Saturday, 7 July 2012

Thoughts on the Bram Stoker Centenary Conference (Trinity College Dublin, July 5-6, 2012)

Three themes emerged from this stimulating conference. First, Stoker's Dracula is masterpiece and should be recognized as a work of literature rather than relegated to the Gothic genre. At the same time, the Stoker oeuvre is much larger and his other works deserve a wider recognition and appreciation. Secondly, the early short stories and novels contain seeds that came to full fruition in his most well-known novel, and that a reader can find in some of those works the influence of his early life, in his short stories Under the Sunset the writing of his mother on the 1830's cholera epidemic. Finally, and perhaps most important, authors of future Stoker studies need to be more rigorous about limiting themselves to empirical evidence (as little as there may be) in relating Stoker's life to his fiction and relying less on speculation.

Among the participants and family members were:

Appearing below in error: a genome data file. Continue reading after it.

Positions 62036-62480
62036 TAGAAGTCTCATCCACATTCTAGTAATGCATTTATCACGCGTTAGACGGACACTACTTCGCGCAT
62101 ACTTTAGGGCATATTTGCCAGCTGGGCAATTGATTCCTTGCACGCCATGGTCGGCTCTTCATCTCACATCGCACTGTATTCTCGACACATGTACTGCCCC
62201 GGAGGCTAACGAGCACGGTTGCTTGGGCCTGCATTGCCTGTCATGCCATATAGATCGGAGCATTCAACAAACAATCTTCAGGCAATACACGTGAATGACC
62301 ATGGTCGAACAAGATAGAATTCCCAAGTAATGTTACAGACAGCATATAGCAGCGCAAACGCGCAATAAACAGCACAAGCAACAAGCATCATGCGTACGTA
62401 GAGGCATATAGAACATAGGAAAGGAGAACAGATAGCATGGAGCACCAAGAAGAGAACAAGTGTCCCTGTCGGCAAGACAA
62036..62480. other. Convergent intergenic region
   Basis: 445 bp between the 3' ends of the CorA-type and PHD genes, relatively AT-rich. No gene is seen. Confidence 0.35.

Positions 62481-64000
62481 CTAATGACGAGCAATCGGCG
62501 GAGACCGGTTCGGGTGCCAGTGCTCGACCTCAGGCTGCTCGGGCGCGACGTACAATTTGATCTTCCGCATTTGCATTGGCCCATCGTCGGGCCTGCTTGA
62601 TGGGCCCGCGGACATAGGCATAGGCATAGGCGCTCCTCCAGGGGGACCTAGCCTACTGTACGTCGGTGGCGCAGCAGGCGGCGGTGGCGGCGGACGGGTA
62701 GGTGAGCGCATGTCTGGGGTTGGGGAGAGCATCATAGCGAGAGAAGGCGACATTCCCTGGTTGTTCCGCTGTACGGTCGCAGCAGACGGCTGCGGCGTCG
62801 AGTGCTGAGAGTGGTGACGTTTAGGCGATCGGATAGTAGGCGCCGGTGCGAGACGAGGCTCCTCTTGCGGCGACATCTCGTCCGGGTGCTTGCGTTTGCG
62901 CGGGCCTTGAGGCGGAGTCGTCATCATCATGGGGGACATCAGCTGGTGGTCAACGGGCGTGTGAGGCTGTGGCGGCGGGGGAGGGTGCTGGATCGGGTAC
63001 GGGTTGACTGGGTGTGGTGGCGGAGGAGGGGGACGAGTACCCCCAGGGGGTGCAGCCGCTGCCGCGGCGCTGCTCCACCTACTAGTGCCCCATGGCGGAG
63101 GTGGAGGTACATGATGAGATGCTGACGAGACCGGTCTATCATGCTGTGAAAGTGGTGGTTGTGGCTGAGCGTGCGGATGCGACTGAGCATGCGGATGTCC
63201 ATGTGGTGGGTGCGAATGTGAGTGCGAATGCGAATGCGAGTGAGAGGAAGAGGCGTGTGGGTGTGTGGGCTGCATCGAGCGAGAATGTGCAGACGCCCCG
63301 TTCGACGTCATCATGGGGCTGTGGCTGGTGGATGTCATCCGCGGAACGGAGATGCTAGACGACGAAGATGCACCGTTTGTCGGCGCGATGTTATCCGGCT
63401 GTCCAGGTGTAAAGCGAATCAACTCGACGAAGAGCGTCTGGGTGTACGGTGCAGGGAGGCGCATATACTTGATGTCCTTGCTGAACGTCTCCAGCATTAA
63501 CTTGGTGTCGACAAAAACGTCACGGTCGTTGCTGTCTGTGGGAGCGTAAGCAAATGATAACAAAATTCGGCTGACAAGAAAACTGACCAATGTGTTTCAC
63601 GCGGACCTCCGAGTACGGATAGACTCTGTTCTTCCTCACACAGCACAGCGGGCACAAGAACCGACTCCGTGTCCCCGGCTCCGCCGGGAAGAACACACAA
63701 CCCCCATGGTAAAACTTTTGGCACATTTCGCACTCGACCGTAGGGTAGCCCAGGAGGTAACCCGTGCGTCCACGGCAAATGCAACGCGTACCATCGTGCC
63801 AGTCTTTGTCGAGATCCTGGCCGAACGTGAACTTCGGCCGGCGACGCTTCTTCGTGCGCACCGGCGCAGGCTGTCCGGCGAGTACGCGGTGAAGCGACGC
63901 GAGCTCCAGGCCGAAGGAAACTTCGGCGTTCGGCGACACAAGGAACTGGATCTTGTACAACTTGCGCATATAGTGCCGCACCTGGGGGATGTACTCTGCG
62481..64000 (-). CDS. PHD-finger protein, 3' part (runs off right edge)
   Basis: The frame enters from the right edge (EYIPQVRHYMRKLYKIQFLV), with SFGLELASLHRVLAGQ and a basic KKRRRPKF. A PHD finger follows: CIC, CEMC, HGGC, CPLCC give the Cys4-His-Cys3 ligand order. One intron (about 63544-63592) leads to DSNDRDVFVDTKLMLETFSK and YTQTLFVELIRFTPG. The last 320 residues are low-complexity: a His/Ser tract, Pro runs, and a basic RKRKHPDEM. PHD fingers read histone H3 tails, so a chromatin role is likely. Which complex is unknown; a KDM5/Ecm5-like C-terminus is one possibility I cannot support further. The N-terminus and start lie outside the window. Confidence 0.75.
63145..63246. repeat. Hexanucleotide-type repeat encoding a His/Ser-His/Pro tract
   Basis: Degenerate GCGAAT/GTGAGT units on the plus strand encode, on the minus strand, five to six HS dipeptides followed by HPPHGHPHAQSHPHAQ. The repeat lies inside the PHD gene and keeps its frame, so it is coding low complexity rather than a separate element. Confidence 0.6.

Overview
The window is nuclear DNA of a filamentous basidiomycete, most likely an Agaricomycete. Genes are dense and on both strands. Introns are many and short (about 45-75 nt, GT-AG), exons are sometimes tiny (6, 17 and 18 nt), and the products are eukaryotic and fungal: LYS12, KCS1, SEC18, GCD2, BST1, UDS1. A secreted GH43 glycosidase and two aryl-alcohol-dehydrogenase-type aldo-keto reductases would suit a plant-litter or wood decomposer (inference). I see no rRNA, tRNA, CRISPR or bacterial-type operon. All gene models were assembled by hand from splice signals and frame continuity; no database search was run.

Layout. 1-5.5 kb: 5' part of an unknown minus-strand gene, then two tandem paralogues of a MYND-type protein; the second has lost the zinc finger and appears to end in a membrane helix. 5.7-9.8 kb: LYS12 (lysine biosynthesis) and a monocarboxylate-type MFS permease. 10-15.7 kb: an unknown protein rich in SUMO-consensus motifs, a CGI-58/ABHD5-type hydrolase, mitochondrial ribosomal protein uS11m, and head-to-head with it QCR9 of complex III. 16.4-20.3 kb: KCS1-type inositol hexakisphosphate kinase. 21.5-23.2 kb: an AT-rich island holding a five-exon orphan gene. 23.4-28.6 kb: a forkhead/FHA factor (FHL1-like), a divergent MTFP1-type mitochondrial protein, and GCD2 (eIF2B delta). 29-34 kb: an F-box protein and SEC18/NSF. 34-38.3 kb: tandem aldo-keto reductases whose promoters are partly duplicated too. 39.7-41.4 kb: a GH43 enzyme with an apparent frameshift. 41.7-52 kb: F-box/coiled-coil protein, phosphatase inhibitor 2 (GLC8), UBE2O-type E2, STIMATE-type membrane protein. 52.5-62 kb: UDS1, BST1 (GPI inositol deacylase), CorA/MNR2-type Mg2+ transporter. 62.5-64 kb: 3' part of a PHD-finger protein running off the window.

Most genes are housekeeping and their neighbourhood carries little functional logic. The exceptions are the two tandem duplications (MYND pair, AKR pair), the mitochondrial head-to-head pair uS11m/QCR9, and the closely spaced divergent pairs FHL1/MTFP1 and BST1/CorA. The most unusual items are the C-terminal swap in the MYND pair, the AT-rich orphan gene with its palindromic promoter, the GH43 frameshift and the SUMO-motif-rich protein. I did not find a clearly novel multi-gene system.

Professor Carol Senf
Carol Senf provided an importance paper reminding us that Stoker is more than a one-novel wonder and that he was capable of writing in the romance genre as well as the Gothic.

                                      
From left to right, Christopher Frayling, Luke Gibbons, Paul Murray, David Skal
Christopher Frayling offered a compelling paper on the importance of adhering to the documentary record, and less on speculation, when scholars attempt to relate the life of Stoker to Dracula.

Luke Gibbons is one of the Ireland's leading scholars on the Gothic and has published extensively.

Paul Murray has written the best biography thus far of Bram Stoker.

David Skal has written several books on popular culture and the Gothic and is currently working on a new biography of Stoker.


Gillian and William Hughes, the co-editor of Gothic Studies
William Hughes presented a paper that revealed the connections between Stoker's mother's reminiscences about the cholera epidemic of the early 1830s and his own early short stories.



Noel Dobbs and Robin MacCaw
Noel Dobbs and Robin MacCaw are the great-grandsons of Bram Stoker. Noel revealed that when they were small boys, their father was killed and they were raised by their grandfather, Noel, the only son of Bram and Florence Stoker.
    

Dacre Stoker and Elizabeth Miller
Dacre Stoker, the grandnephew of Bram Stoker, and Elizabeth Miller, one of Canada's most illustrious scholars on Dracula, were in Dublin to promote the publication of Bram Stoker's Journal that cover the Dublin years before he moved to London.                              

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